3.1 First phase of urban transformations – 1722-1818 A.D. 3.1.1 Urban structure 3.1.2 Fabric and the space systems 3.1.3 Dwelling Environment 3.2 City in its prime – 1819-1862 A.D. 3.2.1 Urban structure 3.2.2 Fabric and the space systems 3.2.3 Dwelling environment 3.3 Extension of Suburbs - 1868 – 1901 A.D. 3.3.1 Urban structure 3.3.2 Fabric and the space systems 3.3.3 Dwelling environment 3.4 The last phase of British Raj - 1901-1947 A.D. 3.4.1 Urban Structure and the fabric

Re-birth

Chapter 3: Growth and Transformations

Birth

2.1 Bhojpala – The Hindu city of 11th century 2.1.1 Urban Generators 2.1.2 Urban Origins and Structure 2.1.3 The Downfall of Urban Nuclei 2.2 Bhopal Taul – The medieval Islamic City of 18th century 2.2.1 Urban Generators 2.2.2 Urban Origins and Structure 2.2.3 Fabric and its components

Literature Review

Process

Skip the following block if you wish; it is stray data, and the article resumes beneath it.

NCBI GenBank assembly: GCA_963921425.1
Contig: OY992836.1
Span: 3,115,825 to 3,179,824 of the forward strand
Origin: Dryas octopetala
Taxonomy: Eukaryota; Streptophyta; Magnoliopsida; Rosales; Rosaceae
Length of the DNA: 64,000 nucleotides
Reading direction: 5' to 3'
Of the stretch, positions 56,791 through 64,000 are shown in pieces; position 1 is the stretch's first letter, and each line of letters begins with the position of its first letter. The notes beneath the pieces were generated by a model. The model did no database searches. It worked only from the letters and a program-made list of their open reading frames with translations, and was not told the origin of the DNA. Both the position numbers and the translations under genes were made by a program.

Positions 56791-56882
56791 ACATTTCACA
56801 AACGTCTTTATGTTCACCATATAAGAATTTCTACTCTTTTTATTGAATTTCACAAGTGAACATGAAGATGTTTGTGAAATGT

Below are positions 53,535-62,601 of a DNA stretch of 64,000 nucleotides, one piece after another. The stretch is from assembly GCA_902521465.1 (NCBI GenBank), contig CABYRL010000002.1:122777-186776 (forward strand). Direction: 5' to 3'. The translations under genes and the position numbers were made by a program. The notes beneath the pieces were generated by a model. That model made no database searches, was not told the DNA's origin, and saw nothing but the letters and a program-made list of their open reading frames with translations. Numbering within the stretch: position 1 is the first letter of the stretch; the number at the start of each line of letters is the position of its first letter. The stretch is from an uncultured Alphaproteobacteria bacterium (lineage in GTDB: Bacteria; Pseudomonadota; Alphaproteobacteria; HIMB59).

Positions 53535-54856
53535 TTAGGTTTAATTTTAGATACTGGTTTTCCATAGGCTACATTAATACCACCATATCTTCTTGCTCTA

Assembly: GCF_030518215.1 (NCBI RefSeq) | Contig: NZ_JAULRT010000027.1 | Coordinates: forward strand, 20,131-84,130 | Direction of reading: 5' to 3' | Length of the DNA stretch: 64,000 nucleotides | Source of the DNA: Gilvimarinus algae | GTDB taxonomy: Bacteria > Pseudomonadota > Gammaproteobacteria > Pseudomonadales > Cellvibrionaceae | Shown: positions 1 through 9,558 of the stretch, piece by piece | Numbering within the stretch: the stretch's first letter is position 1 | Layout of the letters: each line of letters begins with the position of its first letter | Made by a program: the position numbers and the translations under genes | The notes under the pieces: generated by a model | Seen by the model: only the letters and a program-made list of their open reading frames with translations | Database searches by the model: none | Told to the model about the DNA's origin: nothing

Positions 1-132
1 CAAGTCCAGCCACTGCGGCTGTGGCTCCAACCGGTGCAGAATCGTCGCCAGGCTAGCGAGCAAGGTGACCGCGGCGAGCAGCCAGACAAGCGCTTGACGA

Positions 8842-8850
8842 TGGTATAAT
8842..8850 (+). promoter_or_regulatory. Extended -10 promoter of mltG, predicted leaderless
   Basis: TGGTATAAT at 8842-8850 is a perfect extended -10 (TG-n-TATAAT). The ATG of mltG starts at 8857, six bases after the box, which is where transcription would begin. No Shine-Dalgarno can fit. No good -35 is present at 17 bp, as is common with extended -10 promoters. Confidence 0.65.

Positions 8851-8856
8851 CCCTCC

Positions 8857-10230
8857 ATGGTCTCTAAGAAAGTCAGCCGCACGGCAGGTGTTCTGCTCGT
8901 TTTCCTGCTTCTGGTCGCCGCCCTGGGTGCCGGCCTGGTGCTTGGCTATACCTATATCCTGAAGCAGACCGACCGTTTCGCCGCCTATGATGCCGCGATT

1.1 The notion of space against time 1.2 Time as evolutionary: Permanence and Change 1.3 ‘Process’ as a nexus between time and space In Summation

Space

Chapter 1: Premise and perception


SPACE

A frame of reference which has underlying factors of development which emerge with time

Premise and Perception

The spatial organization then defines a unique structure to the system; establishing relations between each set of elements.

The morphological dimension defines ‘mass’ and ‘surface’ elements; attributing the qualities of ‘elements’.

Understanding Space and Time


TIME

- CHANGE

MODIFICATIONS at the level of city The plan of Bhagdad (Iraq) showing the growth of structure of the 8th century schema. Modifications can be seen as an inherent part.

TRANSFORMATION at the level of fabric The Campus Maritus, Rome, demonstrating transformation showing a reoccurrence of elements in a new configuration.

Premise and Perception

Understanding Space and Time


TIME

- CONSTANCY